The latest NASCAR Sprint Cup standings has Jimmie Johnson (383 points) in the lead, followed by Carl Edwards (342 points), Dale Earnhardt Jr (324 points), Clint Bowyer (316 points), Brad Keselowski (314 points), Kasey Kahne (299 points), Aric Almirola (293 points), Paul Menard (290 points), Kyle Busch (285 points) and Greg Biffle (280 points).
Born on December 24, 1985, in Unadilla, Georgia, David Ragan started racing at the age of 12 in the Bandolero Series. He has been racing in the NASCAR Sprint Cup Series since 2007 when he replaced Mark Martin in the #6 for Roush Fenway Racing. His first career NASCAR Sprint Cup series victory came on July 2, 2011 in the Coke Zero 400 held at the Daytona International Speedway. Sunday’s Aaron’s 499 victory was his second NASCAR Sprint Cup win.
The 2013 Rolex 24 at Daytona offered plenty of racing action over the past weekend, with Juan Pablo Montoyo of the Chip Ganassi Racing Team taking the checkered flag in the 51st edition of this popular annual event. It was Montoya’s third overall win in Daytona, and a fifth for teammate and lead driver, Scott Pruett, putting him on a par with Hurley Haywood’s record for wins in the two-day endurance race. Together with Charlie Kimball and Memo Rojas, Montoya and Pruett proved to be a winning combination crossing the finish line close to 22 seconds ahead of defending champion AJ Allmendinger of Michael Shank Racing.
Run on a 3.56-mile course combining an infield road course with parts of the NASCAR tri-oval, the 24 Hours of Daytona started in 1962 as a three-hour sports car race called the Daytona Continental, with points counting towards the International Championship for GT Manufacturers. The event became the Daytona 2000 in 1964 and the 24 Hours of Daytona between 1966 and 1971 before changing to the 6 hours of Daytona in 1972 because of the fuel crisis of the time as a result of the OPEC oil embargo. The race never took place in 1974, but resumed as the 24 Hours of Daytona in 1975, with the name later changing to include the names of various sponsors, including Pepsi and SunBank. Rolex has been the sponsor since 2002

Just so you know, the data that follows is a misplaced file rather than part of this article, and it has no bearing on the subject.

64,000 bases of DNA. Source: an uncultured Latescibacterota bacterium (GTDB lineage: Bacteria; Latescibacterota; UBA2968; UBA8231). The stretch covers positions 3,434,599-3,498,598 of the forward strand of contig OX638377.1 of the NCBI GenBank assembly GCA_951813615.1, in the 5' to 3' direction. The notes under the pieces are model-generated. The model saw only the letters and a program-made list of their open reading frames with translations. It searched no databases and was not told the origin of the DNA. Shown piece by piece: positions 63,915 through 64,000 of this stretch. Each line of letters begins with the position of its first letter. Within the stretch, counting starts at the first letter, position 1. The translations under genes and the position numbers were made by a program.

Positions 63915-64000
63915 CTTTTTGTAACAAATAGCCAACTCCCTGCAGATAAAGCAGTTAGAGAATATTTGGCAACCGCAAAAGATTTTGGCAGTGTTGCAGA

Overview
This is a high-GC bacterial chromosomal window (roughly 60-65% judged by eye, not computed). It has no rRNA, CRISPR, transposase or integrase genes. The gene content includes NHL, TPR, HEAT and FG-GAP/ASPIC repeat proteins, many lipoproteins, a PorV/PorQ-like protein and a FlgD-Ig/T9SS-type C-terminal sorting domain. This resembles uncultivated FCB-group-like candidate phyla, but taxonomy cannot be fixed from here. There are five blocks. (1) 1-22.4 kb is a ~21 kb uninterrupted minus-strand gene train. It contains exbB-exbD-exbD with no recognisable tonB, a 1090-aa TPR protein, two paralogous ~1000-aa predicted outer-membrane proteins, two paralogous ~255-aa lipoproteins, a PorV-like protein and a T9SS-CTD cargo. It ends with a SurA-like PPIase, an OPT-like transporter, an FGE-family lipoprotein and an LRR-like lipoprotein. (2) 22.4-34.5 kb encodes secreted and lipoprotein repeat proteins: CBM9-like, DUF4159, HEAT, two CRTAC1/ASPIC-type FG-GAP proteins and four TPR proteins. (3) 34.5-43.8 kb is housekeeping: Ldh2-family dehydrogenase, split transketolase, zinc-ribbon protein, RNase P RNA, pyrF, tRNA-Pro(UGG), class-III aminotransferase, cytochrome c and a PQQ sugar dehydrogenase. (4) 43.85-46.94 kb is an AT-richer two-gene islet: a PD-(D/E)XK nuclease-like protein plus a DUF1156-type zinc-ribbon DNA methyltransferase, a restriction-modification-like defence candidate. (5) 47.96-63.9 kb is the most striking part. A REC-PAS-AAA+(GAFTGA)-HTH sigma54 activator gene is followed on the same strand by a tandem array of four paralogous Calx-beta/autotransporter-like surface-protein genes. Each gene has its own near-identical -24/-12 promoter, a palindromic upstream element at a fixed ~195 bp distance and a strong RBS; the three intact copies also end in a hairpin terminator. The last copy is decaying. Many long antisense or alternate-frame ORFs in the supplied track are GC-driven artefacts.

The off-season timing of the Rolex 24 affords many top drivers the opportunity to participate, and it is generally a star-studded event. With teams consisting of between three and five drivers, world-class participants from other types of racing often sign up for the race. NASCAR drivers have included Tony Stewart, Jeff Gordon, Rusty Wallace, Jimmie Johnson, Kurt Busch, Kyle Petty, Kevin Harvick and Robby Gordon, while Indianapolis 500 winners to participate include Helio Castroneves, Dan Wheldon, Buddy Rice, Juan Pablo Montoyo, Dario Franchitti and Sam Hornish.